Besides the obvious name similarities, it has always confounded me why Ryan and Bryan Adams are constantly compared and confused. Canadian Bryan Adams rode the cheesy pop wave of the late ’80s with unfortunate songs like “Cuts Like a Knife,” “Summer of ’69” and the love theme from “Robin Hood: Prince of Thieves” “(Everything I Do) I Do It for You.” Floppy-haired Bryan most recently lent a song to the “Spirit: Stallion of the Cimarron” soundtrack. It is my assumption that Ryan Adams would rather gouge out his own eyes with a broken whiskey bottle than provide musical accompaniment for an animated horse film. Ryan is a brash rock ‘n’ roller with his tongue placed only lightly against his cheek, a cigarette balanced precariously between his parted lips and a country-boy snarl.

Despite the unfortunate name comparisons, these boys couldn’t be farther apart on the musical spectrum. Hopefully, Ryan’s newest release, Cold Roses, will help widen the gap between this oft-mistaken pair. Cold Roses may be a departure from the sound of Adams’ last album, Love is Hell, but it is not a complete departure from his overall sound. Where Love is Hell channeled Morrissey’s sound, Cold Roses finds Adams discovering the beauty and simplicity of the country-western ballad. While Adams has always been known as a seminal alt-country artist, his more recent releases have leaned toward rock than twang. Not afraid to ruffle a few feathers, Adams threw together a new band and experimented with his Carolina roots on this two-disk album.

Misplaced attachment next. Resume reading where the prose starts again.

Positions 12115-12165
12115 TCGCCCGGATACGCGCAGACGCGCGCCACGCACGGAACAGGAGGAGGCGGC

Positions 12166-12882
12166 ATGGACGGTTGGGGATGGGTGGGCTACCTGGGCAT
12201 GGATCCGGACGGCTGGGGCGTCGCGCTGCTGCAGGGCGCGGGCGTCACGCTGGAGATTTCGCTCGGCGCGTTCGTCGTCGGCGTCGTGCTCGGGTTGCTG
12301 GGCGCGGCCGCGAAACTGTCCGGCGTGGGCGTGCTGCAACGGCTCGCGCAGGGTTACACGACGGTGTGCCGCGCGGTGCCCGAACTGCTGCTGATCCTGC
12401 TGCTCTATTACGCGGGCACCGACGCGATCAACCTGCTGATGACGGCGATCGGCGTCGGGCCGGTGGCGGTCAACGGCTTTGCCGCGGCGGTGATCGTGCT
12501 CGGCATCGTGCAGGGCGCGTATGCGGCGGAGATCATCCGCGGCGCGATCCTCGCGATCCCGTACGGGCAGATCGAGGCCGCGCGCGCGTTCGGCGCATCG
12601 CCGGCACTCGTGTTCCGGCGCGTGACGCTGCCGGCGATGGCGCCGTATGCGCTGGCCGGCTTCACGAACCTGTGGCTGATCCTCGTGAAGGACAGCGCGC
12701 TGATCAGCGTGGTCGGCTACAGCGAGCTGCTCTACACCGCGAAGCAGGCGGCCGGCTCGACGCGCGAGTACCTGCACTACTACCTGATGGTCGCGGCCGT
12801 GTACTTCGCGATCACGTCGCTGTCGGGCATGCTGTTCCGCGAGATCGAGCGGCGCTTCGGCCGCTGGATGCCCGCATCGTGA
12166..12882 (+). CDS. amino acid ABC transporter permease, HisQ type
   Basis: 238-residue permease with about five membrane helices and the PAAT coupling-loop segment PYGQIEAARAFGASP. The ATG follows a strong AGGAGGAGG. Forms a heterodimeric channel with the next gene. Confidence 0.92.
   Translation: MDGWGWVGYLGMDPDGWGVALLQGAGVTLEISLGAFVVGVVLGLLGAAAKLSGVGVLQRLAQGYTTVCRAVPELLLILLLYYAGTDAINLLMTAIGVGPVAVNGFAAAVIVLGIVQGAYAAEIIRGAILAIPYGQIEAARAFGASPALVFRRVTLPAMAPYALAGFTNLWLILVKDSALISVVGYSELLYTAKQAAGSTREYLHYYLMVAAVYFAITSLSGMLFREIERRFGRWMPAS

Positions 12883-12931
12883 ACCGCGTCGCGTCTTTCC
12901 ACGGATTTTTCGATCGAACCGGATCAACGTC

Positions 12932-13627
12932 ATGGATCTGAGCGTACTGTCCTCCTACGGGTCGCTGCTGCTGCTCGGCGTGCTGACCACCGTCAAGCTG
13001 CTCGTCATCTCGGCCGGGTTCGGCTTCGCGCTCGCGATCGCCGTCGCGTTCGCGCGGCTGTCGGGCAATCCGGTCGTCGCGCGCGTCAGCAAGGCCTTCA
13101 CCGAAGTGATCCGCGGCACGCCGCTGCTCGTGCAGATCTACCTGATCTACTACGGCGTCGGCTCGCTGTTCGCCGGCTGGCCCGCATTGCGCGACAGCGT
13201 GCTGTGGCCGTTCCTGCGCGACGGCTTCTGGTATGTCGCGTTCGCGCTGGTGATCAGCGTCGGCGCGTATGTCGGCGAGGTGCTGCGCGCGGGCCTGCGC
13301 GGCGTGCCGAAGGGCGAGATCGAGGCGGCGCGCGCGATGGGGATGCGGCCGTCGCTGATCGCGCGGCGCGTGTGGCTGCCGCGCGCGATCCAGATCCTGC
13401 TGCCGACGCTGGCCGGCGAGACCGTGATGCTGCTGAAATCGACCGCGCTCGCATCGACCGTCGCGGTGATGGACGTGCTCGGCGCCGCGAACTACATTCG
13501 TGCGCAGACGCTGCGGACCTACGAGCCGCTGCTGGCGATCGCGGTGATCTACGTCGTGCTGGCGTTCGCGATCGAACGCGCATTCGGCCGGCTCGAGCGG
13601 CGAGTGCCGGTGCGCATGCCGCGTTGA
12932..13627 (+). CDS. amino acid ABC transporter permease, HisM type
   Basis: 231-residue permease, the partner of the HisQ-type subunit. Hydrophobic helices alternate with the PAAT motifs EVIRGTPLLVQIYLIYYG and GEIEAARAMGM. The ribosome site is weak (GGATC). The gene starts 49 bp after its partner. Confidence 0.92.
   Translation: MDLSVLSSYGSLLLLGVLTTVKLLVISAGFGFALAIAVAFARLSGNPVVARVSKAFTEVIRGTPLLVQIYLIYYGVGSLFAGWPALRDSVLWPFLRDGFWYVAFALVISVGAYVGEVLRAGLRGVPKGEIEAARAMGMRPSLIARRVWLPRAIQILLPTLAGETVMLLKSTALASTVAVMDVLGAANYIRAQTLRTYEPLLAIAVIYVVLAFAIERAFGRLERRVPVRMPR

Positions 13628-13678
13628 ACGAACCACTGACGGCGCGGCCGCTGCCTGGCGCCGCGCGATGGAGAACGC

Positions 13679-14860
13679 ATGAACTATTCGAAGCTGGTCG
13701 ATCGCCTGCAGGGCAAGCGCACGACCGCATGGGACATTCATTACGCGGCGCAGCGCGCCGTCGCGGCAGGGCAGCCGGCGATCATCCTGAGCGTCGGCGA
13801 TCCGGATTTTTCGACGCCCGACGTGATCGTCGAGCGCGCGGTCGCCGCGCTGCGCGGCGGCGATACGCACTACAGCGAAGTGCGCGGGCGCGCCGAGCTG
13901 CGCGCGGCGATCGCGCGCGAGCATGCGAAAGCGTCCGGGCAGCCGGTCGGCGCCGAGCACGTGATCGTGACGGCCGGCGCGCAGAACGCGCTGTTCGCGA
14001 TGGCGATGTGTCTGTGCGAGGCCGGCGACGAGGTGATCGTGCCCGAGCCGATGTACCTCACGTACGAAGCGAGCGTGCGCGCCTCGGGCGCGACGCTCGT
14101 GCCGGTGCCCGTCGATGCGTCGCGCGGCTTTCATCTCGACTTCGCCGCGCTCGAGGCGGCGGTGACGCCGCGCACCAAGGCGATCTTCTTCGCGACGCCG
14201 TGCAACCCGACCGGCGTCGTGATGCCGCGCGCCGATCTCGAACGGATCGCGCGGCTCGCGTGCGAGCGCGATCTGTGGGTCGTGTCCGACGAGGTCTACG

Disk one starts out slowly with quieter songs like “Magnolia Mountain” and “Sweet Illusions,” setting the country-fortified tone of the disc. The inclusion of the steel guitar and steel lap guitar on songs like “Cherry Lane” solidify the sound. Adams presents this disc as an ode to a breakup, lamenting the process through each of the nine songs. The disc culminates with the subtly approached piano track, “How Do You Keep Love Alive” which asks that very question.

Disc two takes on a noticeably different feel, one more reminiscent of 2000’s Heartbreaker, complete with blues influences and Adams’ signature harmonica. “Let It Ride” stands out as the best song on Cold Roses, and an example of near-perfect songwriting in general. With its dead-on timing, simplistically divine lyrics and stellar guitar, “Ride” never misses a beat in the three-minute duration, leaving the listener craving more. Adams shows off his lyrical talents in “Ride,” as well, singing, “Tennessee’s a brother to my sister Carolina where they’re gonna bury me / And I ain’t ready to go / I’m never ready to go / Let it ride.” The title song “Cold Roses” provides an out-of-place yet appropriate lapse in the sound of the disc. With overriding electric guitar, blues influences dominate this track, culminating with ” Daylight comes in exposin’ / Saturday bruises and cold roses / Cold roses.” Cold Roses possesses a distinct yin-yang quality to it, delicately balancing each musical and lyrical feature. The double-disc juxtaposes day and night with colorful artwork, country and blues, men and women, and love and hate with well-penned lyrics. The CD jacket and surface of each disc also mimic this theme, as does the two-CD set.

This album challenges listeners just a little, forcing them to take the album for what it is – an excellent release – rather than what it is not, a repeat of Gold or Heartbreaker. Any effort made by the listener is well-rewarded with high-caliber instrumentalism, creativity and lyrical fortitude. Besides, a little dust on the boots never hurt anyone.
[Brenna Boyce, we miss you already. Sniffle!]